The University of Tennessee at Chattanooga golf team has created a new term: Foxed.
The genesis is how senior Steven Fox plays the game with a seemingly innate ability to come back from precarious situations and succeed.
Fox beat Chris Williams 4 and 2 in the quarterfinals Friday of the U.S. Amateur Championship at Cherry Hills Country Club outside Denver.
"I was getting up and down from everywhere," Fox said via cell phone. "Actually, everything went right today. I hit the ball well and the putts fell."
The Hendersonville, Tenn., resident toppled Williams, the No. 1 ranked amateur in the world, after easing into the 64-man match-play field as the 63rd seed.
Fox built an early lead and never relinquished it. He went 2 up through four holes and was 4 up by the time he and Williams, who plays for the University of Washington, made the turn. Fox closed out Williams with a birdie on No. 16 to shoot the equivalent of 3 under par.
"I got up early and kept that going the whole round," Fox said. "I knew he'd put up a lot of fight. Maybe it wasn't his best day."
Fox has taken the Chattanooga logo on his hat, bag and driver cover deeper into any USGA competition than any player in UTC's Division I era, which began in the fall of 1977, according to coach emeritus Reed Sanderlin. Fox had that mark by reaching the quarterfinals.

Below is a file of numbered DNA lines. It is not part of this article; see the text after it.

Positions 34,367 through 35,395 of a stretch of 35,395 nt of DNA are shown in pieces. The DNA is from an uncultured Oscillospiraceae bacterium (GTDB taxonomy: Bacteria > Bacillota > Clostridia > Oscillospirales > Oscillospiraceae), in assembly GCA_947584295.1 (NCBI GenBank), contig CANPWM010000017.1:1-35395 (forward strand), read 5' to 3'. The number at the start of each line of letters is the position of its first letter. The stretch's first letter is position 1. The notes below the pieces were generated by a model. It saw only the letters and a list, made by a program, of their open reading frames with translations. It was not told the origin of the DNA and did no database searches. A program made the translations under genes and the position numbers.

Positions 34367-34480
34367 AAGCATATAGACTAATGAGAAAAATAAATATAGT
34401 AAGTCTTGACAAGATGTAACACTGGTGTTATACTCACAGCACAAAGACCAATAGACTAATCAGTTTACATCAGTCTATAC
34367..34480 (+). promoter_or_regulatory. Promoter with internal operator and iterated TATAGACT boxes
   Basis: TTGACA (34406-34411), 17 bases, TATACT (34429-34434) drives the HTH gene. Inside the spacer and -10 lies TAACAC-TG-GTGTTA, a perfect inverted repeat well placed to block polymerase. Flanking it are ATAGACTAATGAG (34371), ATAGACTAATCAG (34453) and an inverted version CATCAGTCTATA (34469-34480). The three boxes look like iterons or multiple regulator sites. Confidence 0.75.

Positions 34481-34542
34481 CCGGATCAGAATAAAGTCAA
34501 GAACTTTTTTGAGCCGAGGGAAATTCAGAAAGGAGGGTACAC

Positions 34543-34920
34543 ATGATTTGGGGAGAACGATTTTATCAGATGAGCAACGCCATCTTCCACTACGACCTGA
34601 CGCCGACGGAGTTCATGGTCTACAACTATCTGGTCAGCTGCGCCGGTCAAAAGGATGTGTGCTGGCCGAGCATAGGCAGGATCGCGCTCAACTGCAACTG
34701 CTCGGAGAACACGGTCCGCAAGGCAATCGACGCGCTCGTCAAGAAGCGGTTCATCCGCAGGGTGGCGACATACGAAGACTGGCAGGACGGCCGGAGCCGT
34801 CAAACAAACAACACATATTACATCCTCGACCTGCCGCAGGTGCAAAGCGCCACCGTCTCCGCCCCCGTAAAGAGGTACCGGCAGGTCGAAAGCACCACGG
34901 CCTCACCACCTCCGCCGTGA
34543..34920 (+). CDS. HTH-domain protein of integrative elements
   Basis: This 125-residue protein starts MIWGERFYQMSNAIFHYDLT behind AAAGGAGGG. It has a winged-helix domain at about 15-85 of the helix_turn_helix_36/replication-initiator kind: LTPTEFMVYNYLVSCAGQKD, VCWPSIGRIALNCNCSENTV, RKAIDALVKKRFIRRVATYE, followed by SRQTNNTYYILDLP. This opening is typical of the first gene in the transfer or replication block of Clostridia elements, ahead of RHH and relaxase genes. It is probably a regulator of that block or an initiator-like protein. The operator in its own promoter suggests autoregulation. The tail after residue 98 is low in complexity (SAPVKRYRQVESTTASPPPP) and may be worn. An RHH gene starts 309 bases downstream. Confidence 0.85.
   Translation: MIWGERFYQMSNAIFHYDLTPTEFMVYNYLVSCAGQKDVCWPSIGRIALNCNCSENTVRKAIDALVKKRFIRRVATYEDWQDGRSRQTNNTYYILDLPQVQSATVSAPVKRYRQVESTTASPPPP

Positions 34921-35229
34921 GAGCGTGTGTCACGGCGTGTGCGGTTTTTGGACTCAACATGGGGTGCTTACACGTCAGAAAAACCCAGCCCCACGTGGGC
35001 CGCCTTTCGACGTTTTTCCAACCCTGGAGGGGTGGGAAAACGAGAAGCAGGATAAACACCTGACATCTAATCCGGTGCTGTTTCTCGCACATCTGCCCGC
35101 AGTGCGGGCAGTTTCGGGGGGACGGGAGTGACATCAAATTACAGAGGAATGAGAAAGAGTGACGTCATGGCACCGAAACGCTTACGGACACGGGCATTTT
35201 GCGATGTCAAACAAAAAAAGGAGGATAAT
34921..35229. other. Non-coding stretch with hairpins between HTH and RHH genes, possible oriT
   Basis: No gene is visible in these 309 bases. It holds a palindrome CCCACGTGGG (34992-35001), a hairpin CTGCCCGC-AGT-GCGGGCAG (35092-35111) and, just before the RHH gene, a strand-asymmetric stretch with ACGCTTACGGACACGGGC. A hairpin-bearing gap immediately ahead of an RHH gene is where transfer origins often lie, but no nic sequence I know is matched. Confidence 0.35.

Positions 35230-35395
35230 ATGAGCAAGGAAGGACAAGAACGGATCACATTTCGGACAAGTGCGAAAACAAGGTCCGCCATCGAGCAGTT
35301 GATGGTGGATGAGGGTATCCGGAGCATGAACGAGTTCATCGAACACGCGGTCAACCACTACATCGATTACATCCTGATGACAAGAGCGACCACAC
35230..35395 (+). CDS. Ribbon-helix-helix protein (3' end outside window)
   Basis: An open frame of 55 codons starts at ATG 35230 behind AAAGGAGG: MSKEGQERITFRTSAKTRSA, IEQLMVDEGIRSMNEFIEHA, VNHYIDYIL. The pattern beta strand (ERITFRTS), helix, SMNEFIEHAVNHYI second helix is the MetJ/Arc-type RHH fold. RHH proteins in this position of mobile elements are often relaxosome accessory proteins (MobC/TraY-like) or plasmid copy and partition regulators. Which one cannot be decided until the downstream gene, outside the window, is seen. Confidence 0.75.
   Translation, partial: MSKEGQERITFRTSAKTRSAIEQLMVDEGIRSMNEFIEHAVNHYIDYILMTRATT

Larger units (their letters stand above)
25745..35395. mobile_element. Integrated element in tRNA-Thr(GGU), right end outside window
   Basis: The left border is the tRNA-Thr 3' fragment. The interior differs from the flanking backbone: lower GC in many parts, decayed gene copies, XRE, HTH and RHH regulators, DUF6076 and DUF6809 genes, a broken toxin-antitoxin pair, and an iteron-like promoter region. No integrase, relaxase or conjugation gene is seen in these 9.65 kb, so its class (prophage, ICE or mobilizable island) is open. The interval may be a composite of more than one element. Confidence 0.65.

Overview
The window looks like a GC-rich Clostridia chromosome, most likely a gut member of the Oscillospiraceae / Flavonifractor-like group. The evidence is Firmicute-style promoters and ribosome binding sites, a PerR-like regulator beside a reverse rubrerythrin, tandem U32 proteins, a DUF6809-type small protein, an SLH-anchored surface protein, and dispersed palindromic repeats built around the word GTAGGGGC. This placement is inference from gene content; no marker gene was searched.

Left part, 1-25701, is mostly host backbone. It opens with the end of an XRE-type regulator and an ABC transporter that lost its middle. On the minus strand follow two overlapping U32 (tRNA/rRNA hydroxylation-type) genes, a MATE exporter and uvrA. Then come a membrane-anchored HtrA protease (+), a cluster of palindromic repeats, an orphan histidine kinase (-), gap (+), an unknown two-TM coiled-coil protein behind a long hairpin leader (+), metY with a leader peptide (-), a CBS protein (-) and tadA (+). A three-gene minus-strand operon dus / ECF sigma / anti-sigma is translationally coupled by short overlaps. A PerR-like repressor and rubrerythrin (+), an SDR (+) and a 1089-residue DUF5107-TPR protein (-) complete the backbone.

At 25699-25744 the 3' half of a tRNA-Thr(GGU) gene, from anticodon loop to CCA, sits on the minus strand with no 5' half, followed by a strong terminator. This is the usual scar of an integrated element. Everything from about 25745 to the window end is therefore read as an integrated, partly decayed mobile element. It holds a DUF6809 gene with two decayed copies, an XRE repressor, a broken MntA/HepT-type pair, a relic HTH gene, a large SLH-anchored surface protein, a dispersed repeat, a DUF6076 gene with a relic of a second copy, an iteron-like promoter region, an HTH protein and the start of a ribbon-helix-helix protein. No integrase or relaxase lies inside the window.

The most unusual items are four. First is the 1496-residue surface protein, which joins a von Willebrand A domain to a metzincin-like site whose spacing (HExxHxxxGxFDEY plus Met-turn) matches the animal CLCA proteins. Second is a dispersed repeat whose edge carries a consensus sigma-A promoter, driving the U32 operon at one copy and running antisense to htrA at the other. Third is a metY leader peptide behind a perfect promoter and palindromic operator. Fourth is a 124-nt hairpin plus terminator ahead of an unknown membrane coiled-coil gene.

"In all that time we never had anybody go that far," Sanderlin said. "It's just incredible. We've developed a good program. We're so proud of everything that's happened in the last few years."
Other Chattanooga-area golfers have had recent success in U.S. Amateurs. Former McCallie School and University of Georgia golfer Adam Mitchell reached the semifinals of the 2008 U.S. Am at Pinehurst No. 2. Former Baylor School and Alabama golfer Brooke Pancake fell in the semifinals of the 2011 U.S. Women's Amateur at Rhode Island Country Club.
Former Baylor and Vanderbilt golfer Luke List reached the 36-hole final match of the 2004 U.S. Am before falling to Ryan Moore at Winged Foot.
The next obstacle for Fox is Brandon Hagy, a junior at the University of California, who beat Cheng-Tsun Pan of Taiwan 4 and 3.
"I'll go out with the same mindset I've had for every other match: Don't get too far ahead of yourself," said Fox, whose father, Alan, is his caddie this week. "I think it helps playing all the SEC teams and the top 10 teams we do, because we go against the best players in the country."